"Few captured the mood as well as Martin Ford in Rise of the Robots, the winner of the FT and McKinsey Business Book of the Year Award, which painted a bleak picture of the upheavals that would come as ever-greater numbers of even highly skilled workers were displaced by machines." Financial Times
"We are in an era of technological optimism but sociological pessimism. Martin Ford's Rise of the Robots captures why these shifts are related and what challenges this might pose to our conventional economic and social infrastructures." Andy Haldane, Bloomberg Business
"Robots, and their like, are on the rise. Their impact will be an important question in the next decade and beyond. Martin Ford has been thinking in this area before most others, so this book deserves very careful consideration." Lawrence Summers, President Emeritus and Charles W. Eliot University Professor, Harvard University
"Whether you agree or not with the policy prescriptions put forward by [Martin Ford's Rise of the Robots and Anne-Marie Slaughter's Unfinished Business] these two well-written books, and quite a few will likely disagree, they are important reads for those wishing to better understand and influence the future."
Bloomberg Business, Mohamed El-Erian
"A thorough look at how far machines have come" Washington Post, Innovations blog
"Ford offers ideas on changes in social policies, including guaranteed income, to keep our economy humming and prepare ourselves for a more automated future." Booklist
"A careful and courageous examination of automation and its possible impact on society." Kirkus Reviews
"Ever since the Luddites, pessimists have believed that technology would destroy jobs. So far they have been wrong. Martin Ford shows with great clarity why today's automated technology will be much more destructive of jobs than previous technological innovation. This is a book that everyone concerned with the future of work must read." Lord Robert Skidelsky, Emeritus Professor of Political Economy at the University of Warwick, co-author of How Much Is Enough?: Money and the Good Life and author of the three-volume biography of John Maynard Keynes
"Martin Ford has thrust himself into the center of the debate over AI, big data, and the future of the economy with a shrewd look at the forces shaping our lives and work. As an entrepreneur pioneering many of the trends he uncovers, he speaks with special credibility, insight, and verve. Business people, policy makers, and professionals of all sorts should read this book right awaybefore the 'bots steal their jobs. Ford gives us a roadmap to the future." Kenneth Cukier, Data Editor for the Economist and co-author of Big Data: A Revolution That Will Transform How We Live, Work, and Think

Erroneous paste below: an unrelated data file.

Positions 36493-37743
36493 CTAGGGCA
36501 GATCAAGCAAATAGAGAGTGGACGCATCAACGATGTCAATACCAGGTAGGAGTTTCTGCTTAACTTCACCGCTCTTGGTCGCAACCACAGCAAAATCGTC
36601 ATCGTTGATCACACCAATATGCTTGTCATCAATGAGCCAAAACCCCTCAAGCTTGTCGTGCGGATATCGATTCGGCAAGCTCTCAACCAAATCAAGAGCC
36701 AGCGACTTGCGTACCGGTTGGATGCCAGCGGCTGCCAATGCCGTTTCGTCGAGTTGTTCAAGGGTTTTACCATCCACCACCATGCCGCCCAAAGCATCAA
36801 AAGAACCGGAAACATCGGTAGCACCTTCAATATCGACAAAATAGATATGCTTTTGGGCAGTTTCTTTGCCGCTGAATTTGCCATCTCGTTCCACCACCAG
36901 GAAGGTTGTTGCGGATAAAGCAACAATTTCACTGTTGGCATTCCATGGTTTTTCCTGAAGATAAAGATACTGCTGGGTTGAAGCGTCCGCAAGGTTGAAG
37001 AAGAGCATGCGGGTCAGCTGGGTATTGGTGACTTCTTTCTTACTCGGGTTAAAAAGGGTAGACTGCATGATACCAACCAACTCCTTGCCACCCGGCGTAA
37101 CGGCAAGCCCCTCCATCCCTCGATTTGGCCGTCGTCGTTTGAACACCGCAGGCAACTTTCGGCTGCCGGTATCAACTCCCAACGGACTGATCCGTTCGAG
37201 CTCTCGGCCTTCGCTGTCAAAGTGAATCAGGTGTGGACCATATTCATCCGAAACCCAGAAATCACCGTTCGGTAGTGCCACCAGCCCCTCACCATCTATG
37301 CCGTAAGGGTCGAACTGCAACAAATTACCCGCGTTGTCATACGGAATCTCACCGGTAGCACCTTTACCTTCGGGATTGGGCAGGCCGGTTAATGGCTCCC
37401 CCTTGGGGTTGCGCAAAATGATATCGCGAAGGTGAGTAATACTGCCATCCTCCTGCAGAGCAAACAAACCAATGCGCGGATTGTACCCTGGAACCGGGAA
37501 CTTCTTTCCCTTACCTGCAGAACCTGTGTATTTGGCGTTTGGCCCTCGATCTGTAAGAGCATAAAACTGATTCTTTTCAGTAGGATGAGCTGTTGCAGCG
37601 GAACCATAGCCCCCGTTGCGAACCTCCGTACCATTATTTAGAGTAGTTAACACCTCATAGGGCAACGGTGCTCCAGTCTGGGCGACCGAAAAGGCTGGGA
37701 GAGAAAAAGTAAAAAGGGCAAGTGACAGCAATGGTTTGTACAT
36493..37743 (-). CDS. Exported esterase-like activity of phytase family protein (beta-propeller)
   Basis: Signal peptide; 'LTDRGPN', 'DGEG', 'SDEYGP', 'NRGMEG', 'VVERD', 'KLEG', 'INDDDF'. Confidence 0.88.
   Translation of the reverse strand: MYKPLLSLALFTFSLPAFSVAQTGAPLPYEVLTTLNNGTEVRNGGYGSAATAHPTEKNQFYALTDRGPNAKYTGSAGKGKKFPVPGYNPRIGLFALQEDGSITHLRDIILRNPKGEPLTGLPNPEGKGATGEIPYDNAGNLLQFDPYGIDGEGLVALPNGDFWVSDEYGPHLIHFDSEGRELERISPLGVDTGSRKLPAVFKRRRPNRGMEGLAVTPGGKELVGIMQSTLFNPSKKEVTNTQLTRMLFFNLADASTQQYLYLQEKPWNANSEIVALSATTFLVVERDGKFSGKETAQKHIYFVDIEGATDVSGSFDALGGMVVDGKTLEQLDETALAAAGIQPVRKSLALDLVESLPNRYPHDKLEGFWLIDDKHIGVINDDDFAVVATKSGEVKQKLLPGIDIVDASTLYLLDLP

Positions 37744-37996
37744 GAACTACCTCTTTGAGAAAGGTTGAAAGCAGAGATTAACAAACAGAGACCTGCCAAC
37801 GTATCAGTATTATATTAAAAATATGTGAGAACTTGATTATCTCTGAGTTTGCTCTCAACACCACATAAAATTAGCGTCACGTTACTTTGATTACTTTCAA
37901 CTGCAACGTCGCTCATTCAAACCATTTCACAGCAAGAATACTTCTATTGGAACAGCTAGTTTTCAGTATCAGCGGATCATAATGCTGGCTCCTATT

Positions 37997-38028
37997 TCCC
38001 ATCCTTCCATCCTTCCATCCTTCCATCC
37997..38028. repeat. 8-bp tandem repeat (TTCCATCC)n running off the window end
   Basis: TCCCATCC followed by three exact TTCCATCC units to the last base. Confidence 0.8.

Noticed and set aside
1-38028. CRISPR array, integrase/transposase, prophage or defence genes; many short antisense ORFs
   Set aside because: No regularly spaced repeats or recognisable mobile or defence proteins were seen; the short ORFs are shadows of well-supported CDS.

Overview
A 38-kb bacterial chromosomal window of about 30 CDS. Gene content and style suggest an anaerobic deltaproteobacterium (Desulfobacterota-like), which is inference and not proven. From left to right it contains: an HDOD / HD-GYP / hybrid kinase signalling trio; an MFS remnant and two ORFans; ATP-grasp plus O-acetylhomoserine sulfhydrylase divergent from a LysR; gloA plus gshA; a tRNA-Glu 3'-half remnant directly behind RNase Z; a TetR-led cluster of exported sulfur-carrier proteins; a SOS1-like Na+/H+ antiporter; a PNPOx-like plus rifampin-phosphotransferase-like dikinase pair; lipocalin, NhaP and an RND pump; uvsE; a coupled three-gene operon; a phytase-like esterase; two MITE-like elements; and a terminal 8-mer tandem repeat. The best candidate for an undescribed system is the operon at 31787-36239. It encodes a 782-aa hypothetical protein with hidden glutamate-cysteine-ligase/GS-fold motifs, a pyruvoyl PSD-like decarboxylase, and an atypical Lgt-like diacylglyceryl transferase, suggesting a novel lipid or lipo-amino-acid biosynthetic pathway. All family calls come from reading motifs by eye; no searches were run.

"It's not easy to accept, but it's true. Education and hard work will no longer guarantee success for huge numbers of people as technology advances. The time for denial is over. Now it's time to consider solutions and there are very few proposals on the table. Rise of the Robots presents one idea, the basic income model, with clarity and force. No one who cares about the future of human dignity can afford to skip this book." Jaron Lanier, author of You Are Not a Gadget and Who Owns the Future?
"If the robots are coming for my job (too), then Martin Ford is the person I want on my side, not to fend them off but to construct a better world where we can allhumans and our machineslive more prosperously together. Rise of the Robots goes far beyond the usual fear-mongering punditry to suggest an action plan for a better future." Cathy N. Davidson, Distinguished Professor and Director, The Futures Initiative, The Graduate Center, CUNY
"[A] breathtaking new book on modern economics." Forbes.com
"[Ford's] a careful and thoughtful writer who relies on ample evidence, clear reasoning, and lucid economic analysis. In other words, it's entirely possible that he's right." Daily Beast
" Rise of the Robots is an excellent book. Fair-minded, balanced, well-researched, and fully thought through." Inside Higher Ed, Learn blog
"In Rise of the Robots, Ford coolly and clearly considers what work is under threat from automation." New Scientist
"If The Second Machine Age was last year's tech-economy title of choice, this book may be 2015's equivalent." Financial Times, Summer books 2015, Business, Andrew Hill
"Well written with interesting stories about both business and technology." Wired/Dot Physics